Marion County voters will hear plenty about the Sheriff’s Office this election year, as two challengers to Sheriff John Layton prepare to attack his track record on everything from deputy conduct to budget management.
Republican Emmitt Carney received his party’s endorsement Saturday and plans to file his candidacy Monday.
Layton, 61, a Democrat elected in 2010, first faces a primary challenge from Mark Brown, an Indianapolis Metropolitan Police Department sergeant who oversees human resources.
“I think it’s going to be a half-million-dollar race on each side,” said Bryce Carpenter, executive director of the Marion County Republican Party and Carney’s campaign manager. Voters can expect to see network TV advertising for Carney, an African-American with a background in law enforcement. He retired from the Bureau of Alcohol, Tobacco, Firearms and Explosives in 2011 and has no political experience.
Carney, 57, raised $45,165 last year, while Layton raised more than $200,000 and enters the campaign with nearly $318,000 in his war chest.
Carney kicked off his campaign with a statement that echoes Indianapolis Mayor Greg Ballard’s criticism of Layton as a poor budget manager whose spending takes away from IMPD.
“The current sheriff's budget continues to grow at the expense of new IMPD officers, and his department continues to make headlines for mismanagement and employee misconduct,” Carney said in a prepared statement. “As your next sheriff, I'll be committed to professionalism, accountability and being a better public safety partner.”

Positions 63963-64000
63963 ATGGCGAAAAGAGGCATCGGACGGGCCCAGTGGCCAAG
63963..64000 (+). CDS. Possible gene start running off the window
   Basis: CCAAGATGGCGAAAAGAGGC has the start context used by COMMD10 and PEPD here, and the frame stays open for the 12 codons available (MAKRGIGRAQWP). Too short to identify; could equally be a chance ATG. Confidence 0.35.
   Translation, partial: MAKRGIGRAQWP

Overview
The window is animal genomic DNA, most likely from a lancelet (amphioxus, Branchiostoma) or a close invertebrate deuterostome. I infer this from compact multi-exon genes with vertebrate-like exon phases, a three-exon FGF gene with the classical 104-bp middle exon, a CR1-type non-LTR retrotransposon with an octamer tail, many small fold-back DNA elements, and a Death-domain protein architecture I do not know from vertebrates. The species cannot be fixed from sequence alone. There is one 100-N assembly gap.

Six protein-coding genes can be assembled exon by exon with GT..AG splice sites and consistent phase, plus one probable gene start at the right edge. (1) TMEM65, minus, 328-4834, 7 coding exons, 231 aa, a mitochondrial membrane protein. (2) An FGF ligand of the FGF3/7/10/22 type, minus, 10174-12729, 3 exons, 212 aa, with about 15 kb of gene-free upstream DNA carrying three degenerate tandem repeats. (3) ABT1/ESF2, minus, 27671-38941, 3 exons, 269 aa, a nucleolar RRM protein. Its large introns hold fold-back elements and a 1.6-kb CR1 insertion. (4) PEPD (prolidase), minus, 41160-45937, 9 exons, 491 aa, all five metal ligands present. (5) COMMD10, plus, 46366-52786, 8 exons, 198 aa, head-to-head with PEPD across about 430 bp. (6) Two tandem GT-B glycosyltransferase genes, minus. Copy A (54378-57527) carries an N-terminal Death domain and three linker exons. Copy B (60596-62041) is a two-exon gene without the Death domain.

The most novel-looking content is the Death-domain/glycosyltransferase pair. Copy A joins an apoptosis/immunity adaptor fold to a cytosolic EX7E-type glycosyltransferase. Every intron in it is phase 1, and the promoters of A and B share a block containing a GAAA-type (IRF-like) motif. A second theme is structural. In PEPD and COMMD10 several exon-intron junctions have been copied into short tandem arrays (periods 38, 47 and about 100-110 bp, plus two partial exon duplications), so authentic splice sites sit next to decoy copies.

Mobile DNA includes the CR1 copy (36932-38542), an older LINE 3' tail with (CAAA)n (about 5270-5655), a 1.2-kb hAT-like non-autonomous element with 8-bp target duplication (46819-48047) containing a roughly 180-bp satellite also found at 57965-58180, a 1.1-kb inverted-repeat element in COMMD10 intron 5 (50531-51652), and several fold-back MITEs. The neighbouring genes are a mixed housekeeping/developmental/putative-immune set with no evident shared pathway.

Brown, 49, who is also African-American, doesn’t have the backing of Democratic Party leaders or the money that comes with it, but he’s optimistic about his chances in the May 6 primary. Running against Layton in the 2010 primary, he took 38.5 percent of the vote.
“The sheriff now has a record to run against,” Brown said. “It’s not a particularly good record.”
Layton said his opponents don’t understand the job. He's spent a 40-year career with the Sheriff’s Office, which had patrol duties until a 2007 merger with IMPD, but now is responsible mainly for overseeing the county jails.
“It’s been said that a man cannot lead any further than he himself has been,” he said.
Much of his budget challenges stem from circumstances beyond the sheriff’s control, Layton said.
“The only problem we have with the budget is arrestees’ health care,” he said.
Layton doesn’t deny that his deputies have made headlines. Deputy David Carrico faced federal charges in 2012 of beating a handcuffed inmate, but the sheriff’s office led the investigation and pressed for those charges, Layton said.
“It’s how these problems are taken care of,” Layton said. “Not only have problems decreased but productivity has gone through the roof.”